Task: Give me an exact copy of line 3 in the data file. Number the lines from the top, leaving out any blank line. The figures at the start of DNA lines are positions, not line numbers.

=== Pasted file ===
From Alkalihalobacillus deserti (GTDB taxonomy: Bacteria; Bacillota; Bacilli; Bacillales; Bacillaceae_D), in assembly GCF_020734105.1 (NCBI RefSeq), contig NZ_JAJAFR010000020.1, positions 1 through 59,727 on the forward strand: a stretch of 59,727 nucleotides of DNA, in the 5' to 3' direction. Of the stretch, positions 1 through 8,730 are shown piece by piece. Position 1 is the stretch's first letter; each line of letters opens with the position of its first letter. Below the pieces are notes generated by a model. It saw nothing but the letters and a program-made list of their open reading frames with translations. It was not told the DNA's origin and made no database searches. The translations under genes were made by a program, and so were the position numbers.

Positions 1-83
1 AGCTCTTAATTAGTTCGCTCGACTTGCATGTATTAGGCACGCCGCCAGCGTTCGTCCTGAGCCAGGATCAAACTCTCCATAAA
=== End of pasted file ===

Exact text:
1 AGCTCTTAATTAGTTCGCTCGACTTGCATGTATTAGGCACGCCGCCAGCGTTCGTCCTGAGCCAGGATCAAACTCTCCATAAA